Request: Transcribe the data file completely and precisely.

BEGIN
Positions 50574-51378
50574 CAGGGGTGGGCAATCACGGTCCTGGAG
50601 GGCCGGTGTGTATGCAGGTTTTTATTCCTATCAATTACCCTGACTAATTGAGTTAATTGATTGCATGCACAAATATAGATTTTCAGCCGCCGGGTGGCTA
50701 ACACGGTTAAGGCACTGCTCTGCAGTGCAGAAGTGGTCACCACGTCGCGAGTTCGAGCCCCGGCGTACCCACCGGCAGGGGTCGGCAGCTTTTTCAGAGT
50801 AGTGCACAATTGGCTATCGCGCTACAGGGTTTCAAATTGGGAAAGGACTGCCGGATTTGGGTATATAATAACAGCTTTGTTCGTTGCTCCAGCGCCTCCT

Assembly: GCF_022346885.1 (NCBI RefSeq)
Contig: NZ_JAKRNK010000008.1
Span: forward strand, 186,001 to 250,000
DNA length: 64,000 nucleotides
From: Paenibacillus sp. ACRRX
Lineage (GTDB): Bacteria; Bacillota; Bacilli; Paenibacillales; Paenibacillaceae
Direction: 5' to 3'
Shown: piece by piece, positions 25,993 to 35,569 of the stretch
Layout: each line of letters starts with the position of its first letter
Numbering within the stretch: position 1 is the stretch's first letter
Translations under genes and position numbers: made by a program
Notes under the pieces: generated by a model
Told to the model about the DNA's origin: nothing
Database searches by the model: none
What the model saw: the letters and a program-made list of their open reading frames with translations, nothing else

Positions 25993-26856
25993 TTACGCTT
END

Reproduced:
Positions 50574-51378
50574 CAGGGGTGGGCAATCACGGTCCTGGAG
50601 GGCCGGTGTGTATGCAGGTTTTTATTCCTATCAATTACCCTGACTAATTGAGTTAATTGATTGCATGCACAAATATAGATTTTCAGCCGCCGGGTGGCTA
50701 ACACGGTTAAGGCACTGCTCTGCAGTGCAGAAGTGGTCACCACGTCGCGAGTTCGAGCCCCGGCGTACCCACCGGCAGGGGTCGGCAGCTTTTTCAGAGT
50801 AGTGCACAATTGGCTATCGCGCTACAGGGTTTCAAATTGGGAAAGGACTGCCGGATTTGGGTATATAATAACAGCTTTGTTCGTTGCTCCAGCGCCTCCT

Assembly: GCF_022346885.1 (NCBI RefSeq)
Contig: NZ_JAKRNK010000008.1
Span: forward strand, 186,001 to 250,000
DNA length: 64,000 nucleotides
From: Paenibacillus sp. ACRRX
Lineage (GTDB): Bacteria; Bacillota; Bacilli; Paenibacillales; Paenibacillaceae
Direction: 5' to 3'
Shown: piece by piece, positions 25,993 to 35,569 of the stretch
Layout: each line of letters starts with the position of its first letter
Numbering within the stretch: position 1 is the stretch's first letter
Translations under genes and position numbers: made by a program
Notes under the pieces: generated by a model
Told to the model about the DNA's origin: nothing
Database searches by the model: none
What the model saw: the letters and a program-made list of their open reading frames with translations, nothing else

Positions 25993-26856
25993 TTACGCTT